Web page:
This is the point in my photographic journey where I started my R&D. No... not research and development, but research and determination. I was determined to figure out how to use this camera. I had the luxury of being on night shift, so I had more free time than I normally would. I began with the internet. Yes, sailors have the internet to keep them occupied at sea. The internet was extremely slow; it is unbelievably slow at sea. That did not stop me. As I would wait for one page to open (sometimes 10-15 minutes), I had another tab open on the browser reading a forum. My favorite forum at this time was Digital Photography School. Due to the lack of help I got from other photographers that were at sea with me, I turned to photographers online for a lot of the knowledge I needed. Most of the photographers online were glad to help. There are some that still despise the new wave of photographers these days. The fear of other photographers taking their market was something that I did not understand at the time. Another site that I used to do my researching was Digital Photography Review. I was also able to order books from Amazon. This made my area in the shop into a mini photography school. Reading books and practicing with my camera was all I could think of doing. This worked well as a distraction from the devastating aches of missing loved ones. I had become really familiar with my camera and I knew a little about what I was doing. I just could not wrap my head around metering for light. Then, a book was recommend to me by the forum that I was constantly on. Understanding Exposure by Bryan F. Peterson was the key to me learning what I needed to know about this creative art. Peterson, along with other photographers like Joe McNally, had become my goto for information. I read blogs and books about photography. I soon learned how to pick out good blogs to read. With all of my reading and practice, I was ready to test my knowledge when I returned home from deployment. This was truly the beginning of my love for photography.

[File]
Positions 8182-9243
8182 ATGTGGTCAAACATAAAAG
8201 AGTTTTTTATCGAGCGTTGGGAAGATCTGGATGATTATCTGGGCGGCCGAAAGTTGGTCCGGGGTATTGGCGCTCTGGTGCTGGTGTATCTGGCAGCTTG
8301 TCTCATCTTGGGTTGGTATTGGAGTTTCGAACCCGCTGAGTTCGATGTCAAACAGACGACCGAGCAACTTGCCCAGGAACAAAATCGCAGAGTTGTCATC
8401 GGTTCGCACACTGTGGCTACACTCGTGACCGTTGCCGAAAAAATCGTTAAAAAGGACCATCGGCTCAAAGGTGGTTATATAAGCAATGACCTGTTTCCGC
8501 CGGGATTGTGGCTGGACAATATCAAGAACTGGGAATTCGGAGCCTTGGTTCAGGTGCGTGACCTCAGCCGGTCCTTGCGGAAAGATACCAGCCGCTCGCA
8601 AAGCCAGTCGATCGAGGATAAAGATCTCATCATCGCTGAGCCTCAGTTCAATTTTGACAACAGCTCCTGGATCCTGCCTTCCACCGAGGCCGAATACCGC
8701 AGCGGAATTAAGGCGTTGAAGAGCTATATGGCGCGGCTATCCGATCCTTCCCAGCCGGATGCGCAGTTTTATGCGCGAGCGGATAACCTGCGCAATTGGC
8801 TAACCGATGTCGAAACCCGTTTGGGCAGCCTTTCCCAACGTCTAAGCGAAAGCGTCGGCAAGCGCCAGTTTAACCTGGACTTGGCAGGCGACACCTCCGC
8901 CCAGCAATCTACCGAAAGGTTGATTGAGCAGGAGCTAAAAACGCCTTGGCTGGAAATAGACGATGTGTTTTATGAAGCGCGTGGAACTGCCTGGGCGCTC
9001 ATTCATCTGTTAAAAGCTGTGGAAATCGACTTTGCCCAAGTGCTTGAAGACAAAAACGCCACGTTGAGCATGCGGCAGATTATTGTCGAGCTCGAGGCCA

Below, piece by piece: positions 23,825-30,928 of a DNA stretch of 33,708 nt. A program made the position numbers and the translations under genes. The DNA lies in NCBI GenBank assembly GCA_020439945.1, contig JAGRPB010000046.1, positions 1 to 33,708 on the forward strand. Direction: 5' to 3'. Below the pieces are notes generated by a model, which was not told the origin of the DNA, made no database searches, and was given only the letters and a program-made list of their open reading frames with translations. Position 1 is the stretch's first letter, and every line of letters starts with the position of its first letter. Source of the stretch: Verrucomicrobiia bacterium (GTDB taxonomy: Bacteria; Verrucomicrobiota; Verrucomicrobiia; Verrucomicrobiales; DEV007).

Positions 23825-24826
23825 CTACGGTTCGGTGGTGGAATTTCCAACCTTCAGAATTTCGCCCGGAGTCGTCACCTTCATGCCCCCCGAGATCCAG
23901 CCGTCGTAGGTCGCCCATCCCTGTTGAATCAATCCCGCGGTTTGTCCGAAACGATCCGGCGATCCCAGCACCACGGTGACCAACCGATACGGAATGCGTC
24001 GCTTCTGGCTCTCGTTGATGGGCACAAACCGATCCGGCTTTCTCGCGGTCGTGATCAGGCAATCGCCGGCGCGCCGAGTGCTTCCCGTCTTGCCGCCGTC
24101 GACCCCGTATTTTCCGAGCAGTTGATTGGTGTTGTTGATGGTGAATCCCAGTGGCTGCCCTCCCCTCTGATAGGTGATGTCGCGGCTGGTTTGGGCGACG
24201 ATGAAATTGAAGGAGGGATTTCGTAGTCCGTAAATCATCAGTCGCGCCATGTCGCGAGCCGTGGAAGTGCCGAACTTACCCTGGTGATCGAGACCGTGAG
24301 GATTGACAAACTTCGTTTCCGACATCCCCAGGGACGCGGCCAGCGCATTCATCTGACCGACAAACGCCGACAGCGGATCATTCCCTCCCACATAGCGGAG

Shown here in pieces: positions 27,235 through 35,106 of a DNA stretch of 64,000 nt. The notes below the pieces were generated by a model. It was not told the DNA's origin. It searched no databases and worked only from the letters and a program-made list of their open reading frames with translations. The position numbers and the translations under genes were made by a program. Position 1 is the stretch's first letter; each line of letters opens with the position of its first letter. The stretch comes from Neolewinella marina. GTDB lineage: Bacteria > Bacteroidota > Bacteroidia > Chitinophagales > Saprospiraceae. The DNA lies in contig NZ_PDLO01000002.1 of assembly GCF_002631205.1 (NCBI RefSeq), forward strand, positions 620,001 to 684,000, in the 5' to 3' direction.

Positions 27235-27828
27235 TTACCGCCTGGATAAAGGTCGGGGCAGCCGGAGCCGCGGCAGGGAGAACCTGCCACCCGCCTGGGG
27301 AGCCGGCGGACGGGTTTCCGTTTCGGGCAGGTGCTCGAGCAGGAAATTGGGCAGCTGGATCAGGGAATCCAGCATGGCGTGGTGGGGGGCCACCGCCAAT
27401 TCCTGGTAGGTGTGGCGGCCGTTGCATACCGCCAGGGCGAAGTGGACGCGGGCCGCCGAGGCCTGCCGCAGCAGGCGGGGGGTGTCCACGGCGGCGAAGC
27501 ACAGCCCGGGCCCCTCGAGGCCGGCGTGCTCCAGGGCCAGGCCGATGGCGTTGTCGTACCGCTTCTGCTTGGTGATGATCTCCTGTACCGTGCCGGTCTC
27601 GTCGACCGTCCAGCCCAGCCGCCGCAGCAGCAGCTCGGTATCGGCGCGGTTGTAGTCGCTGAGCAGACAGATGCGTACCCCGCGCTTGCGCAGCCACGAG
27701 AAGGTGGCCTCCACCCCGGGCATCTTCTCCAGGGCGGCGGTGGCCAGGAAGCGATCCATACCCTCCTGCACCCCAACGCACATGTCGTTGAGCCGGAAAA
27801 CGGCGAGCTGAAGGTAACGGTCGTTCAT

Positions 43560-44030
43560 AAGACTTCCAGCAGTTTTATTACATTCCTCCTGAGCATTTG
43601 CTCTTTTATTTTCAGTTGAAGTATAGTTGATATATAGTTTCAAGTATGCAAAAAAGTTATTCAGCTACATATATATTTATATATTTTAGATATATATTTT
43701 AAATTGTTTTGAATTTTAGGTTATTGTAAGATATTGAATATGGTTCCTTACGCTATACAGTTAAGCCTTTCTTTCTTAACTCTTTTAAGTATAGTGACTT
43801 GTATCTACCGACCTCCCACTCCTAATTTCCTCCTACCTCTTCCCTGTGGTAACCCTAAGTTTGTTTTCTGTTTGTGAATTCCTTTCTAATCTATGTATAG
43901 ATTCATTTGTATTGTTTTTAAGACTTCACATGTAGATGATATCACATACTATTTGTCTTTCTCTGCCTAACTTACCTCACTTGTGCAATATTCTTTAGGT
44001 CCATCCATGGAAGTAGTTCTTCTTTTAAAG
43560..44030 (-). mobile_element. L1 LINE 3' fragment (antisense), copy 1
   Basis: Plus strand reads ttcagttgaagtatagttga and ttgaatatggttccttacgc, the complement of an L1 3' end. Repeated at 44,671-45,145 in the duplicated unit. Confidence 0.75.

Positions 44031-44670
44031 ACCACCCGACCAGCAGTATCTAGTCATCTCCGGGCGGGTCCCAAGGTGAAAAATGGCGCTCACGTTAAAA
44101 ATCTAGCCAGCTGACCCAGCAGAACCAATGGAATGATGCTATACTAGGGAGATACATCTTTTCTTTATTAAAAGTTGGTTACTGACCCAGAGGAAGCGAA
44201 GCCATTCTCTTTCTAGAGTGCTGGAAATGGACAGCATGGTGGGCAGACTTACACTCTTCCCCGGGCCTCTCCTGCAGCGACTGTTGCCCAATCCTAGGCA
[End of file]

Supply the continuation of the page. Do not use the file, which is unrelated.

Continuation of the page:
When I got home from this deployment, I wanted to show off what I had learned. The perfect models for my new found love was my brand new daughter, my son, and wife. Of course, I was extremely happy to be home. The experience of a deployment is like no other. The first chance I got, I pulled out my camera and started to shoot. After these short few years, I continued to shoot and get better. I have developed somewhat of a style, and continuing effort to improve my craft. I briefly thought that I would lose interest in photography, because I have been known to start something and forget about finishing it. Finishing photography is impossible. Photography is a long journey that will never end until I end.
Describe a never ending journey that you are very passionate about. How does your journey make you the person you are?
The photographer tasked with covering a huge event should be one who can handle stress with no problem. I have 20 years in the US Navy to thank for the experience of working in stressful situations. Many crack under pressure, but event photographers cannot afford to sweat a panicking bride or a micro managing executive.
Types of Events
There are plenty of events that require a photographer to preserve or document the occasion. The first event that comes to my mind is a wedding. Weddings can be some of the most stressful events for brides, grooms, and photographers. There is so much going on and no do-overs. The memories of a wedding are very important to the client, because it marks the day of joining or partnering with another person. If a photographer misses a shot or fails to deliver quality on time, this will lead to unsatisfied clients. This will also lead to less repeat customers and less referrals. Receptions are another event that can be a bit stressful. The most common type of reception is a wedding reception.
In my quest to find an external display for my MacBook Pro w/Retina, I came across a lot of reviews online about the option of 4K TV as a monitor. My first thought was negative. A television couldn’t possibly be as sharp and colorful as a real LCD monitor.
I read review after review. I also researched by watching Youtube videos that were quite informative. A 39 inch display is very tempting because of the screen real estate. The size alone would benefit anyone that depends on productivity. After all of my researching efforts, I decided against the Apple Thunderbolt Display. I also decided against the Samsung 27 inch and an Asus 27 inch display. The size, price, and resolution attracted me to the Seiki.